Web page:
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Is there a pattern or standard way to handle Ajax race conditions? Take the following example. You have two tables. Clicking a row on table 1 removes the data from DB and then updates table 2 (which would now be showing all the rows of table 1 less the row that was clicked).

If someone where to click a bunch of rows in fast succession you could get a scenario where table 2 doesn't update for all the clicks do to timing/lag issues.

What might be a good way to approach this? I was thinking of using a possible queue but that kind of defeats the purpose of doing it asynchronously. However I would still have the benefit of the UI not locking.

  • AJAX and databases? How do the two come together in this? – Oded May 11 '12 at 20:13
  • yea i was kind of vague. Its a web app with data being sent/retrieved via ajax more specifically jQuery.get/post. – Ominus May 11 '12 at 20:23
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Just a thought, perhaps you could create a list for your Ajax callback methods. You would wrap your actual Ajax callback in a method that adds that callback to a slot in an list.

This list waits for callbacks in a specific order and only executes if the top element (the callback you want called first) is filled.

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    Programmatically nesting the callbacks is a solid solution. – Sam May 11 '12 at 20:23
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This is not a race condition.

A race condition would occur when the behavior between two asynchronous threads becomes undefined. You can solve this problem by nesting the callback from the first call

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    Not all AJAX calls will complete at the same speed due to possible network hiccups. We see it even in development on our local network, where a later AJAX call will finish before an earlier one, and the UI ends up wrong. Nesting/queueing callbacks will solve it, but this is a race condition. – Izkata May 11 '12 at 21:57
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    @Izkata This is incorrect, Javascript does not have race conditions because it runs on a single thread. The situation you're describing is akin to running two functions at the same time, one to open a file, and one to read the contents of the opened file. The file open function must run before the read function, but executing both at the same time means that sometimes the second function will run first. This is not a race condition, it's failing to order things properly. The correct answer for Javascript in 2017 is to use Promise.then() to run async callbacks in the correct order. – Daniel T. Feb 14 '17 at 3:49
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    @Izkata It's not a race condition, it's an ordering issue. The request itself is handled natively by the browser, but the callback runs in the JS thread. Race conditions are caused when two threads running simultaneously share the same resource and read/write to the resource at the same time, leading to non-deterministic output. If you have two simultaneous AJAX requests, the output is deterministic; it's either the result of callback A, or callback B. What you don't know is the order that the callbacks will be invoked. This is no different than providing two buttons to the user and – Daniel T. Feb 17 '17 at 22:50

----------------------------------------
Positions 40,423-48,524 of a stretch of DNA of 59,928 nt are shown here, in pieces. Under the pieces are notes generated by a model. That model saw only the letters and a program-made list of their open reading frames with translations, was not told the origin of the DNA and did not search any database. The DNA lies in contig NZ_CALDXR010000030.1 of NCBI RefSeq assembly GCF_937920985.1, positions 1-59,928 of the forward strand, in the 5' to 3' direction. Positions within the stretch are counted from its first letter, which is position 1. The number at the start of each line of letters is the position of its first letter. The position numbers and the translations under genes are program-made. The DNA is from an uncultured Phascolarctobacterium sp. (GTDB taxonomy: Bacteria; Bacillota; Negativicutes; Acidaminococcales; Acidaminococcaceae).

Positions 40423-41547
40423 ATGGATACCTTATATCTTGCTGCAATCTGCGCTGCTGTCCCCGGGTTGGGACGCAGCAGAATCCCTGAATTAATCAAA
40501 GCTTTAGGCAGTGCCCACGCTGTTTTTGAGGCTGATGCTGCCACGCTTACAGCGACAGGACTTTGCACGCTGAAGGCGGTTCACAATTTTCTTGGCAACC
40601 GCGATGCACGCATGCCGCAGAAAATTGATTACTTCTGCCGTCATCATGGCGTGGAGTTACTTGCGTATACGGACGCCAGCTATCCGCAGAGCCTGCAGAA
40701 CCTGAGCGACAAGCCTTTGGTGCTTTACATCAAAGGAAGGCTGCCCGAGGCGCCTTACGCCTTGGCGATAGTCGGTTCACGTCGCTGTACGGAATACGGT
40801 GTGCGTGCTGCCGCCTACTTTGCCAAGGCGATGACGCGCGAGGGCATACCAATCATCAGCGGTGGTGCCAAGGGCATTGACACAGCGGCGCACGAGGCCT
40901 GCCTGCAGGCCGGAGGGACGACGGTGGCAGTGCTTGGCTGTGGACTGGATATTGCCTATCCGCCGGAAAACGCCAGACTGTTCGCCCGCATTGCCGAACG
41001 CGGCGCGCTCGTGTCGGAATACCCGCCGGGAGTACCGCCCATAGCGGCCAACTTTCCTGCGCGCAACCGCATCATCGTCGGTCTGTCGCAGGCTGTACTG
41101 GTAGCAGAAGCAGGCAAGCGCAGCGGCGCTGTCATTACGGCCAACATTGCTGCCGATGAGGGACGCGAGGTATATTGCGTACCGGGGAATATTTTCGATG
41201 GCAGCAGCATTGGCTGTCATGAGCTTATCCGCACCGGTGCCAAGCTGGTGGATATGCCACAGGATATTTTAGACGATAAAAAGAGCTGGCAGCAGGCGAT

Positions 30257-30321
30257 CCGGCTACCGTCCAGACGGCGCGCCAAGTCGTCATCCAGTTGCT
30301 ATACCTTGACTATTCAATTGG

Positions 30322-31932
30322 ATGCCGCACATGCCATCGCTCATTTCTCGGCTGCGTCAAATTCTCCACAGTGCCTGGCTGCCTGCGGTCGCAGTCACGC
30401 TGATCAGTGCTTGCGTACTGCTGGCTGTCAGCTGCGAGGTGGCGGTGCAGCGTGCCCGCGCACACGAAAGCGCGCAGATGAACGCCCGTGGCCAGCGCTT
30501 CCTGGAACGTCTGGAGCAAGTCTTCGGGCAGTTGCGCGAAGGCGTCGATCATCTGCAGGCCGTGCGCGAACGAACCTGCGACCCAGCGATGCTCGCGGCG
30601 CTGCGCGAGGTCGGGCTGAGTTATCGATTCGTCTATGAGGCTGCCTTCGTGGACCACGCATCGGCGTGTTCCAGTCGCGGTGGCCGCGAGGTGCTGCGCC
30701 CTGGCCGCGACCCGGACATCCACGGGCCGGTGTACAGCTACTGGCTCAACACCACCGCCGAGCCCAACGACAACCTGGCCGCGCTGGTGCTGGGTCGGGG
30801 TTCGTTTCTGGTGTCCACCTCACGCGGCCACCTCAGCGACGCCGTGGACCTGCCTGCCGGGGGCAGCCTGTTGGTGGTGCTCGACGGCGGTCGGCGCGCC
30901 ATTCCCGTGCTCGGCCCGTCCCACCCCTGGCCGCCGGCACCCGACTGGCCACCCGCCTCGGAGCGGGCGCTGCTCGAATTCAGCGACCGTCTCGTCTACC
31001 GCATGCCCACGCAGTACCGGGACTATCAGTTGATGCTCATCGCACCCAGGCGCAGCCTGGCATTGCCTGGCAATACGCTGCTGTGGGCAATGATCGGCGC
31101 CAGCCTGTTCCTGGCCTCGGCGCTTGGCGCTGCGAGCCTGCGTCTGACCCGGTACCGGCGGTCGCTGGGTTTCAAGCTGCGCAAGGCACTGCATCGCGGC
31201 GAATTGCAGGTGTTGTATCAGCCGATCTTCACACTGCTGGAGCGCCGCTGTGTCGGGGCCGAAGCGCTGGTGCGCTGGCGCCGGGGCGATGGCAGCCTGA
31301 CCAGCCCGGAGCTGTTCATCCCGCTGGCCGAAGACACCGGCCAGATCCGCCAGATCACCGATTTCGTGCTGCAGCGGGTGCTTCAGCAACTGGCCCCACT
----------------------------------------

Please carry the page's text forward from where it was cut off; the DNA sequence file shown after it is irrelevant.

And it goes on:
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    not knowing which button the user will click on first. The result will either be the callback for button A, or the callback for button B, but never an unpredictable, non-deterministic output. If you need to control the order that callbacks are invoked in, then you need to use promises. But unpredictable callback invocation timing is not the same thing as race conditions. – Daniel T. Feb 17 '17 at 22:53
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    @Izkata An 'unexpected result' in a race condition means that a function is non-deterministic, something that doesn't happen in JS because of exactly what you said: "when any concurrent behavior can cause an unexpected result". The keyword here is concurrent; AJAX requests are concurrent, the callbacks are not. Therefore, the result of callback functions in JS are always deterministic because they are executed sequentially, never concurrently. This post is a good read: blog.raananweber.com/2015/06/17/… – Daniel T. Feb 19 '17 at 13:35
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Generally speaking callbacks are universal tool for dealing with async task's and indeed callbacks is the mechanism to handle AJAX requests in JavaScript. In the context of the callback you can even have reference to the row that is clicked(if closed in closure). You can find the following articles useful: jQuery deferred and Using Deferreds in jQuery

One other thing that you should have in mind, if the user is allowed to click multiple buttons, is that multiple request will be started. However different browsers can handle different number of AJAX requests simultaneously: concurrent-ajax-xmlhttprequest-requests. To overcome this you should implement some basic request queue.

  • +1 for being the only one talking about deferred stuff. – Florian Margaine May 14 '12 at 8:01

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